Switching to a different DNS provider than your ISP can offer faster performance and better security. We show you how - and recommend the best options.
Written by Lance Whitney, Contributor
nensuria/Getty Images

The DNS, or Domain Name System, acts as a phone book for the internet to convert between IP address and domain name. By default, your Windows computer uses whatever DNS server is set up by your internet provider. But you don't have to stick with that server. 

Why would you want to change it? Certain third-party DNS services can provide tighter security and faster performance than the one from your ISP. 

Also: 5 ways to save your Windows 10 PC in 2025 - and most are free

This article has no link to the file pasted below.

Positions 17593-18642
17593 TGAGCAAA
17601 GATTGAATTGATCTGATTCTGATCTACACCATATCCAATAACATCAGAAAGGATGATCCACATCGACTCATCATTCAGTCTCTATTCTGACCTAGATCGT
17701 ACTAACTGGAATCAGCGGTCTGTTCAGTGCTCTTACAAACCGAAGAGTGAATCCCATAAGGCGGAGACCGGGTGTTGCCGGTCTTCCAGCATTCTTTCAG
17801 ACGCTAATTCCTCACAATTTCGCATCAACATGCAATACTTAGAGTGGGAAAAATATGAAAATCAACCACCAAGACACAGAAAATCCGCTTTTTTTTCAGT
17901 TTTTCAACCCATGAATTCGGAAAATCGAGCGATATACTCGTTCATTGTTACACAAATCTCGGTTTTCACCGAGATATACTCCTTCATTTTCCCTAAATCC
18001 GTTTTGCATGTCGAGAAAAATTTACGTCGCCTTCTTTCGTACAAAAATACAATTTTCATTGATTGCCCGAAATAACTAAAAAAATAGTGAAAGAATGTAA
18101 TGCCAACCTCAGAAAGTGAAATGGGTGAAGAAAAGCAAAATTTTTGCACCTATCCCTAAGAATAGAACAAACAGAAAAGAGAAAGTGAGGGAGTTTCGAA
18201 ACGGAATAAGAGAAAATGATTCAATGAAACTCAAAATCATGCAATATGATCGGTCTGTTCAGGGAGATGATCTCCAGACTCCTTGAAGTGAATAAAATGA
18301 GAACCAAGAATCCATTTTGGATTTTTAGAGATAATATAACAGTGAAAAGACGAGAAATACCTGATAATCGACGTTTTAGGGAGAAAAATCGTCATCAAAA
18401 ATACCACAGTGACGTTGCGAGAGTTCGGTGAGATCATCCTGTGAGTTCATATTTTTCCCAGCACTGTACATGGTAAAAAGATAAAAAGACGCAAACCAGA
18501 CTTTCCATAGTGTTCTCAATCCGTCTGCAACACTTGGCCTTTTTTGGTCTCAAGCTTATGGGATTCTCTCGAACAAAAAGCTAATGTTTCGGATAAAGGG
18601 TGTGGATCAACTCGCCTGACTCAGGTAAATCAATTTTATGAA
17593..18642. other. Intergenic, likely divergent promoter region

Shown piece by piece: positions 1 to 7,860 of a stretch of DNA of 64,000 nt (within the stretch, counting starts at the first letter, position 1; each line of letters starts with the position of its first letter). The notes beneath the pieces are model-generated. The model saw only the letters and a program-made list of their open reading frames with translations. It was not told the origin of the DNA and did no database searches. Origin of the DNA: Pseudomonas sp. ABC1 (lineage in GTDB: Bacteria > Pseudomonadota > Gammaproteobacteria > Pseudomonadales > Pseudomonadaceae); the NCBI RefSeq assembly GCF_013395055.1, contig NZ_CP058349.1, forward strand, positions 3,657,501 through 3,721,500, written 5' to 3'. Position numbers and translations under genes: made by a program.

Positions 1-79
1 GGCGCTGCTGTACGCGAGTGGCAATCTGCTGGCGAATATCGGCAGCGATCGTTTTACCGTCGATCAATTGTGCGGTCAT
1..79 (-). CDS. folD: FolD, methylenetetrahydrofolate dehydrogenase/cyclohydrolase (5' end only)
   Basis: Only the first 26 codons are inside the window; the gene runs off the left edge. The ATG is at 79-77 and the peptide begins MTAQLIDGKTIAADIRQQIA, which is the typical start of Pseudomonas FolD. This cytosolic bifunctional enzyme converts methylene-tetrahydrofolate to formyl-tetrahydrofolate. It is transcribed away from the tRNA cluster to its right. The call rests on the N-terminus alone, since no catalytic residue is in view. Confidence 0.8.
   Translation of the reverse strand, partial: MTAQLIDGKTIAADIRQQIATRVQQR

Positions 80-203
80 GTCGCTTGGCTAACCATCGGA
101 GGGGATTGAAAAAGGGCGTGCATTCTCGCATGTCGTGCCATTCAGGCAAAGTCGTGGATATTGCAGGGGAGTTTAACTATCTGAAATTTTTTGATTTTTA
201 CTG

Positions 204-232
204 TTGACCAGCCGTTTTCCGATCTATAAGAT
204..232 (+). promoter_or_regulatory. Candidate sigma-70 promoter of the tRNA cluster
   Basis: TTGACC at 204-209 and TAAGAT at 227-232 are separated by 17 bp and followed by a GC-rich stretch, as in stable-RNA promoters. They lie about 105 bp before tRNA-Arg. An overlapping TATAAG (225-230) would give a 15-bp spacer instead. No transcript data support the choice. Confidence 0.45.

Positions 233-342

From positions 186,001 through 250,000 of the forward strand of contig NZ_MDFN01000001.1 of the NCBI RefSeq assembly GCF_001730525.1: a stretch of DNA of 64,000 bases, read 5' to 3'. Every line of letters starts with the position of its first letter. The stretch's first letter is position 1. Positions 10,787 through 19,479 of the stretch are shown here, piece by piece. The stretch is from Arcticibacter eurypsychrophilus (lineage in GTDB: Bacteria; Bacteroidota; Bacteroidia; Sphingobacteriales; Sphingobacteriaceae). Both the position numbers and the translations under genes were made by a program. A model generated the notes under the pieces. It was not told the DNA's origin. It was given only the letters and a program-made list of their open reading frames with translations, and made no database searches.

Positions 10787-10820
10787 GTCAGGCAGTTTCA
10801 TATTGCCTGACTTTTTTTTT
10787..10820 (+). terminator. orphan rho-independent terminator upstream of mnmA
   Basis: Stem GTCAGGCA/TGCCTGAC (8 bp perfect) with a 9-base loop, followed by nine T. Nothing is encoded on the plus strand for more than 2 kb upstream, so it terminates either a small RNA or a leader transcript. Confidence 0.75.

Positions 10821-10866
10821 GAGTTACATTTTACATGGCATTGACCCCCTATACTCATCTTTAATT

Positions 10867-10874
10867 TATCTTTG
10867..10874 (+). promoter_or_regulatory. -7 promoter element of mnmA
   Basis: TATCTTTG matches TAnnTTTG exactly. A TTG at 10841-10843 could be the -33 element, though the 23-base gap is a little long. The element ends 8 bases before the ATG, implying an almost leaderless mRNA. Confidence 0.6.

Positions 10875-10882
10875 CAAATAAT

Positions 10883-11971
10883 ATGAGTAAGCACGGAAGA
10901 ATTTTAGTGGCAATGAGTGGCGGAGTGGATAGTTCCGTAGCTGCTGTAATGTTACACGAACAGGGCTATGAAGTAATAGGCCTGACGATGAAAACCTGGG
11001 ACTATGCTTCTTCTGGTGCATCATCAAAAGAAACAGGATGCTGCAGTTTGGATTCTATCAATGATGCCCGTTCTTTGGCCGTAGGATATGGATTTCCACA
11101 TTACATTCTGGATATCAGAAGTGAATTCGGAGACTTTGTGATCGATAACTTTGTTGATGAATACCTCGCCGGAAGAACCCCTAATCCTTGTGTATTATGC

Such services include Google DNS, Cloudflare, OpenDNS, and Comodo SecureDNS. Here's how to change your PC's DNS settings to use an alternate provider.

First, let's look at how to switch the DNS server settings. Then we'll check out some of the third-party DNS providers. Note: The steps to change the DNS server are different for Windows 10 and Windows 11. We'll cover Windows 10 first.

How to change the DNS settings in Windows 10

1. Go to advanced network settings

In Windows 10, go to Settings and select "Network & Internet." In the section for "Advanced network settings," select the setting for "Change adapter options."

Go to advanced settings
Screenshot by Lance Whitney/ZDNET

2. Select Properties

In the Network Connections Control Panel window, right-click the icon for the connection you want to change, such as Ethernet or Wi-Fi, and select Properties. 

Select Properties
Screenshot by Lance Whitney/ZDNET

3. Select Internet Protocol Version 4 (TCP/IP v4)